A wonderful B&B in a unique 15th Century, Grade 1 Listed Manor House with many period features including oak beams, stone archways and medieval garderobes, and views of the Quantocks Hills. Come here for a taste of what it must have been like in Elizabethan times. Blackmore Farm has been run by the Dyer family since 1952 and they now farm 850 acres and 180 cows. As well as the dairy herd they also grow 450 acres of combinable crops including wheat, barley, oats, peas and beans. Milk from the cows is used to produce the farm’s delicious Blackmore Farm ice cream, which is available in a well-stocked onsite farm shop along with many other local produce.
Train or bus to Bridgwater, then 5 mins by taxi to the farm. For taxi companies that serve Bridgwater station see: traintaxi.
You’ll find this pretty B&B is in the village of East Bergholt, childhood home of John Constable and right at the heart of Dedham Vale. It has three cosy twin-bedded rooms, each with a washbasin, TV and tea-making facilities, and all have lovely views over the gardens which owner Natalie Finch has nurtured for over 40 years. Don’t be surprised if Nat has a cup of tea and slice of homemade cake waiting for you on arrival, and she knocks up a pretty mean fried breakfast too, using locally sourced ingredients as matter of course.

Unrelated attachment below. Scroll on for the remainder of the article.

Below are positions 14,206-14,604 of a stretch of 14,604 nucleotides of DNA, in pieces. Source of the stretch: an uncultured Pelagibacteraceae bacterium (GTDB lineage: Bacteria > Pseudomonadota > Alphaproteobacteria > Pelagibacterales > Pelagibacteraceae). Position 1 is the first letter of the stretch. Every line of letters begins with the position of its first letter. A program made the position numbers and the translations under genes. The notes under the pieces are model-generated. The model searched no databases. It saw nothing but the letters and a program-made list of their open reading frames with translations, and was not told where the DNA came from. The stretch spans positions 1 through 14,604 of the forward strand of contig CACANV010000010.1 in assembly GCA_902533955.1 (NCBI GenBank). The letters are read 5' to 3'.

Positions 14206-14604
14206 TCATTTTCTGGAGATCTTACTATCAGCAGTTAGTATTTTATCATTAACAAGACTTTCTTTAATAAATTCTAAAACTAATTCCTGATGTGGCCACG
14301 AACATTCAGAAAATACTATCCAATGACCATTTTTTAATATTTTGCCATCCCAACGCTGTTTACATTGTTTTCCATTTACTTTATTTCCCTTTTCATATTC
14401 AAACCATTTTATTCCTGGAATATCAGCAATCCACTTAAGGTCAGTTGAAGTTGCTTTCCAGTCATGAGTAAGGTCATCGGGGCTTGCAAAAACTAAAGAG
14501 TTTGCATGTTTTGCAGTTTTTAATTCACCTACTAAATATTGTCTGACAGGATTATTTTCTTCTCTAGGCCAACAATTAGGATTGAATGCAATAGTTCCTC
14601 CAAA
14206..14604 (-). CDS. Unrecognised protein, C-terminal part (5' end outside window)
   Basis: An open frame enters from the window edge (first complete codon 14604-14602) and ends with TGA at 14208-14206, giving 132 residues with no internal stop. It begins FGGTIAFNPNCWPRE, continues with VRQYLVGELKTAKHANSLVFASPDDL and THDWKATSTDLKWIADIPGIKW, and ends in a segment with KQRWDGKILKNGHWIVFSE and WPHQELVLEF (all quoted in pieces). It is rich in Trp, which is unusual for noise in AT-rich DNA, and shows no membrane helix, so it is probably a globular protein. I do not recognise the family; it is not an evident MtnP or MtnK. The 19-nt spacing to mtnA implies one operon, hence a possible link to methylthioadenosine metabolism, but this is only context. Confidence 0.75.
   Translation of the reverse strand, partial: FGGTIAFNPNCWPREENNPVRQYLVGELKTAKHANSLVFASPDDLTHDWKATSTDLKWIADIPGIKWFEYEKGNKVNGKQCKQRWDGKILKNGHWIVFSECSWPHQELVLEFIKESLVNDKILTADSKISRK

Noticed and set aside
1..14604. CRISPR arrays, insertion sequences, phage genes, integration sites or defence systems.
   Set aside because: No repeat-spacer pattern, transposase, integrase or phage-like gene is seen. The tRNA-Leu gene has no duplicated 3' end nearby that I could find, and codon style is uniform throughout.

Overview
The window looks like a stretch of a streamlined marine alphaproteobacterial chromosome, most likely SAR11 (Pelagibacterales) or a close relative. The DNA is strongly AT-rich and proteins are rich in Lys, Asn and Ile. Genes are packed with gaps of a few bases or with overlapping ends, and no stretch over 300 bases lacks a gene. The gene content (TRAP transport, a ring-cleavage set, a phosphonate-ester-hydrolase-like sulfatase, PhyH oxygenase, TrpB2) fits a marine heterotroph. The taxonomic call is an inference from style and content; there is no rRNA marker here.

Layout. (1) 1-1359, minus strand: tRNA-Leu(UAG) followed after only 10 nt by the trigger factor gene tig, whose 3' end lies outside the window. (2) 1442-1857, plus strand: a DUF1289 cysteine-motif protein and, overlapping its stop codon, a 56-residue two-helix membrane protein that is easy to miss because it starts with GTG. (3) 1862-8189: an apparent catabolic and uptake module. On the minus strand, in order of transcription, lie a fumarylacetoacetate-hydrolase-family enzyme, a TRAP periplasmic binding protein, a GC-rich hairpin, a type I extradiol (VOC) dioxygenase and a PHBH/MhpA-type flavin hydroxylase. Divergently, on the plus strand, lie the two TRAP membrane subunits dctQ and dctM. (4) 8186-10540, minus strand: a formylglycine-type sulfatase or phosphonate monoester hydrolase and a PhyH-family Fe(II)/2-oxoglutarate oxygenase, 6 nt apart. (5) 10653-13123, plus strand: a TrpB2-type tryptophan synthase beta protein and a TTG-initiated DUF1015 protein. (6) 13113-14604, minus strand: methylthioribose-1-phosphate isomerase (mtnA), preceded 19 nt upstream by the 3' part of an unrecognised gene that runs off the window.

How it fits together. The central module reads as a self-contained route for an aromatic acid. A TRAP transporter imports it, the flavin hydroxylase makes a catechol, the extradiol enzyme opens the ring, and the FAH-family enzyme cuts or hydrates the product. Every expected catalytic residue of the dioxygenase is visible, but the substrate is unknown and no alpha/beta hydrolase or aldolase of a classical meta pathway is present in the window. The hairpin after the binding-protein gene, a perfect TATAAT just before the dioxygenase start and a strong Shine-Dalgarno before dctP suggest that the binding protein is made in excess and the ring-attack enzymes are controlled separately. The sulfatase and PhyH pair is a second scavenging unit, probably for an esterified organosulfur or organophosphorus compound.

The nearest railway station is Manningtree, from where you can take the 92 bus to East Bergholt. The village is also on Route 1 on the National Cycle Network, as well as the South Suffolk Cycle Route.
A 20-minute amble from the nearest beach and surrounded by three acres of glorious gardens, this period guesthouse is kept cosy with the help of a biomass boiler. Frills in its three comfortingly traditional guest rooms (one has an adjacent twin room making it a popular choice with families) include fresh milk and homemade biscuits. For walkers the Tennyson Trail passes close by, for bookworms there’s a library and supper can be arranged if booked in advance. For meals out, wander down to the local pub for local rare breed sausages and mash. Doubles from £100, B&B.